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Adventure 14

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Adventure 14 for d&d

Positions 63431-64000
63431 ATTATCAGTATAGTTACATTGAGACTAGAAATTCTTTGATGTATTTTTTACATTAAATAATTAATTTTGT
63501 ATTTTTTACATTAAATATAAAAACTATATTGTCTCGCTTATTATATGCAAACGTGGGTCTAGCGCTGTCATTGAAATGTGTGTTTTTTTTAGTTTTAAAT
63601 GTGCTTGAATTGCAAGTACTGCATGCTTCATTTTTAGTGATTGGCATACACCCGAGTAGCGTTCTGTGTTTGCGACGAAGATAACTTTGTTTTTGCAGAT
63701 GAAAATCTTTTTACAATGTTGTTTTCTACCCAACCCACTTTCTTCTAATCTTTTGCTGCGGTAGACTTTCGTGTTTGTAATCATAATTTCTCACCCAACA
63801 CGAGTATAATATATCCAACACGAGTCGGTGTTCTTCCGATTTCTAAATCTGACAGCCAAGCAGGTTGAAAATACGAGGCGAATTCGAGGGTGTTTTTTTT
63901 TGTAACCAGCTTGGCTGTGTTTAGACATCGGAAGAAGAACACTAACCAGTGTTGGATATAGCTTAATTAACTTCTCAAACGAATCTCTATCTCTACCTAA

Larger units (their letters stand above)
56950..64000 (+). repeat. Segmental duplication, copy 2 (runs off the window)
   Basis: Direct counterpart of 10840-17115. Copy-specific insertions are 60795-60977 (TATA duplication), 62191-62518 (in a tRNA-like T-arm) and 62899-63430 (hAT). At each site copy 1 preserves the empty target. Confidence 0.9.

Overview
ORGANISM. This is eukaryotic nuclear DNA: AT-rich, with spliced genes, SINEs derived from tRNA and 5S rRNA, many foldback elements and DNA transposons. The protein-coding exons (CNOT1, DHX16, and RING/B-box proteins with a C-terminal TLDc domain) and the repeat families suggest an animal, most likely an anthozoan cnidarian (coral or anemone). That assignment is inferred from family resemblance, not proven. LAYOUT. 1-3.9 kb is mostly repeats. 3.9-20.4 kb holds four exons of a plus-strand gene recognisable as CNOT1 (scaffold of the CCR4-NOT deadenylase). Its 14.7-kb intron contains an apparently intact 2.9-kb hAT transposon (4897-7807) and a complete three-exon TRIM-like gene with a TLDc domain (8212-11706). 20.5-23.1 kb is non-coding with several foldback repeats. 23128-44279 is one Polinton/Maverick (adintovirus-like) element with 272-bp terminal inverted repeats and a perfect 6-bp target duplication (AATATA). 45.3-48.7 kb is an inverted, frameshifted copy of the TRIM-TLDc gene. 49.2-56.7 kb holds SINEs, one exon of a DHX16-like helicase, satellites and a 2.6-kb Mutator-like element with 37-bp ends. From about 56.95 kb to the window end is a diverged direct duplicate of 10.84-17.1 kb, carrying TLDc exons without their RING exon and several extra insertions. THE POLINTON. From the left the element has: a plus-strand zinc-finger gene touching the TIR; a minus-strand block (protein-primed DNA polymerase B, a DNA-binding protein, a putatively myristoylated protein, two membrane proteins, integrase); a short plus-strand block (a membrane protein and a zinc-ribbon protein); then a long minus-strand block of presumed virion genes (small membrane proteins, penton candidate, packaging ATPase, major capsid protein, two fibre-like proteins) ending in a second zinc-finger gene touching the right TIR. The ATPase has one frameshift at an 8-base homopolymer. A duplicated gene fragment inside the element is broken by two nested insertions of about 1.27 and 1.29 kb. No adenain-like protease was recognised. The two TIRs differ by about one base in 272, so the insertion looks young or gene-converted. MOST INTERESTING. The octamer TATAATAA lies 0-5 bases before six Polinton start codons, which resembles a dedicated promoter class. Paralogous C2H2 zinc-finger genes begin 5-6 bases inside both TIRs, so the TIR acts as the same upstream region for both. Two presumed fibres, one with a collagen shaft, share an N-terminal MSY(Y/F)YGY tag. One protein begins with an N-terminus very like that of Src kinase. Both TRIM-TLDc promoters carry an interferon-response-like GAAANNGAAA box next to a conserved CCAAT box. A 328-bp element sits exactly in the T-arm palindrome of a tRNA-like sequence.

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  Adventure #14 Espionage   Theme Espionage adventures are active, grim scenarios involving spying and perhaps other cloak-and-dagger deeds such as assassination or rescue. Protect Endangered NPC(s)   Goal One or more NPCs are in danger, and the characters must protect them. They might be doing this for a reward, or  because one or more of the NPCs is a friend or relative of the character. You need to decide what the characters are  protecting the NPCs from. The NPC might be a wealthy or powerful person being sought by assassins or kidnappers. The NPC might be a whole village of peasants who are being terrorized by a bandit chieftan. Missing Memories   Story Hook One or more of the PCs wakes up with no memory of the recent past, and now they find themselves in some kind of trouble they don't understand. The PCs must find the reason for the memory lapse, and solve any problems they uncover in the meantime. Series of Villains   Plot This is a very dramatic plot, and very well-suited to oriental campaigns. In it, the heroes have undertaken a quest, usually the finding and defeat of the Master Villain. They may have to travel to his citadel, or head off in another direction to find some artifact capable of defeating him, or run away from pursuing villains until they can figure out what's going on. All along their route, they are set upon by villains -- each villain has a name and distinct  personality, and each encounter is life-or-death for the heroes and villains; the villain never escapes to safety if the tide turns against him, he fights unto death. Scattered Duels   Climax In this climax, the heroes have gotten to the end of their quest -- they may have broken into, sneaked into, or escaped from imprisonment within the villain's citadel, or have marched into the little town where the villain is holed up -- and they become separated. You can separate them by having traps and tricks break the party apart, by having them see two or three things they must resolve (such as danger to innocents or the appearance of minion villains) pop up simultaneously; they'll have to run in all directions at the same time or suffer failure. Once the  party is broken down into bite-sized chunks, you confront each individual or small group with the enemy or enemies he most deserves to face -- his personal enemy, the monster which defeated him before, etc. -- for a grand series of climactic duels. Exotic Distant Land   General Setting The adventure will take the heroes to some fascinating and exotic distant country, where they'll have to cope with new customs, monsters unfamiliar to them, and very colorful NPC encounters; choose one of the more fascinating foreign lands from your campaign world. Palace of the King   Specific Setting I The heroes could be here for many, many different reasons: Trying to get a favor from the ruler, part of some nobleman's retinue, members of the palace guard, sneaking in to save the ruler from assassins, sneaking in to assassinate the ruler, thrown into the dungeon for crimes they did or didn't commit, etc. Demi-human Community   Specific Setting II In wilderness areas, this will be a large community of demi-humans -- elves, dwarves, halflings, whatever -- or intelligent nonhumans such as orcs. If your action is taking place in a city, this could be a hidden community (such as a secret underground dwarf community) or a section of the city inhabited mostly by demi-humans. Ravager   Master Villain This Master Villain is like the Destroyer, except that he terrorizes a very limited area -- such as a village, island, castle, or clan stronghold. (He may want to destroy the whole world but be trapped where he is; perhaps his efforts to free himself constitute the adventure's plot.) He stays in his area and terrorizes whatever comes into it. Hard-Eyed Advisor   Minor Villain I This is the sort of villain whom the heroes see in the Master Villain's throne room. He's hard-eyed and scary; life means nothing to him and he enjoys killing. He's also a good advisor to his master. Mistress with a Heart of Gold   Minor Villain II This character is much like the Lover or Daughter of Villain type of Mystery Woman from the Story Hooks section. In this case, she usually accompanies the Master Villain, but sometimes goes on missions of her own, where she runs into and develops affection for one of the player-characters. Grumpy Old Professional   Ally/Neutral Again, the heroes need an expert in a certain field -- this time a craft or art, such as blacksmithing, engineering, horse-training, or whatever. The only or best professional they can find is an aged expert. He's grumpy, cranky, and sharp-tongued; he constantly complains about the food, the weather, his companions, the decline in skill of his co-workers since he was a young man, the road conditions, the rotten pay he's receiving, and so on. Foreshadowing Monster   Monster Encounter With this monster encounter, combat may not be necessary. This monster encounter exists to alert the characters to  the fact that something unusual is going on, a foreshadowing of their upcoming conflicts with the Master Villain. Inquisitive Official   Character Encounter Some local authority has noticed the characters' presence and it makes her curious. She snoops around asking questions all the time. She may be a city guardsman or special agent of the ruler, but (functionally) she's a police lieutenant, asking the rong questions at the wrong time; the heroes have to work around her, sneaking where normally they'd be able to work in the open. Rock and a Hard Place   Deathtrap This trap starts out as an Animal Pit, Pit and the Pendulum, or Tomb Deathtrap, but an obvious escape suggests itself very early on. Trouble is, it leads into even worse danger. The hole out of the animal pit may lead to the lair of an even worse animal; it may lead through a succession of dangers (collapsing old catacombs, into an underground river, into a den of zombies) before the heroes reach the light. Endurance   Chase The Endurance Chase is not some sort of climactic chase -- it's a rugged, tiring, persistent pursuit that tests the characters to their limits. In this chase, the heroes and villains are pursuing one another across a lot of territory and they're not catching up with one another very fast. This may be a horseback pursuit across a hundred miles of savannah, a camel chase across several days' worth of desert, or a chase across arctic tundra. Fortune Teller Predicts Doom   Omen/Prophesy This is an ominous encounter: A fortune-teller predicts doom for one of the heroes, or for some community menaced by the Master Villain. Shortly after, some calamity should befall the hero: He can be attacked by an assassin, be in a building when it is struck by fire or an earthquake, or suffer other danger. Investigation of the events can then point the heroes toward the Master Villain as the event's instigator. Lack of Familiarity   Secret Weakness The Master Villain, if he comes from the past or another dimension, or belongs to an alien race, might be sufficiently unfamiliar with this world that he essentially defeats himself. How? By making incorrect guesses about human behaviour. One classic error involves underestimating the human capacity for self-sacrifice. No Lawbreaking   Special Condition For some reason, at one point in the story, the heroes cannot allow themselves to break the law -- even when it would help them greatly to do so. For instance, the heroes may be asking for the help of a king whose word is law and whose power is immense. When they arrive for their audience, an emissary of the Master Villain is making a similar plea for help. If the heroes attack and kill that emissary, they will lose any chance at the king's help -- in fact, he may order their execution. Honor Quandry   Moral Quandry You want to use this on the character with the most strongly developed sense of personal honor -- someone who has lived all his life by a strict code. Toward the end of the adventure, this character realizes that the best way to defeat the Master Villain is a violation of that code. For instance, the character might be a paladin, who discovers that the only possible way for the heroes to defeat the Master Villain is to sneak up on him and stab him in the  back. False Path to the Artifact   Red Herring Once again, if the heroes have had too easy a time finding the artifact capable of destroying the villain, give them trouble this way: When they get to the place where the artifact is supposed to be contained, they find the coffer or chamber or whatever empty, obviously looted by robbers, who have scrawled such remarks as Kelrog was here! upon the walls. Mission is a Ruse   Cruel Trick In the course of their adventuring, the heroes discover they have been tricked into performing a mission which helps the Master Villain. Based on tables from the Dungeon Master's Design Kit by TSR, Inc.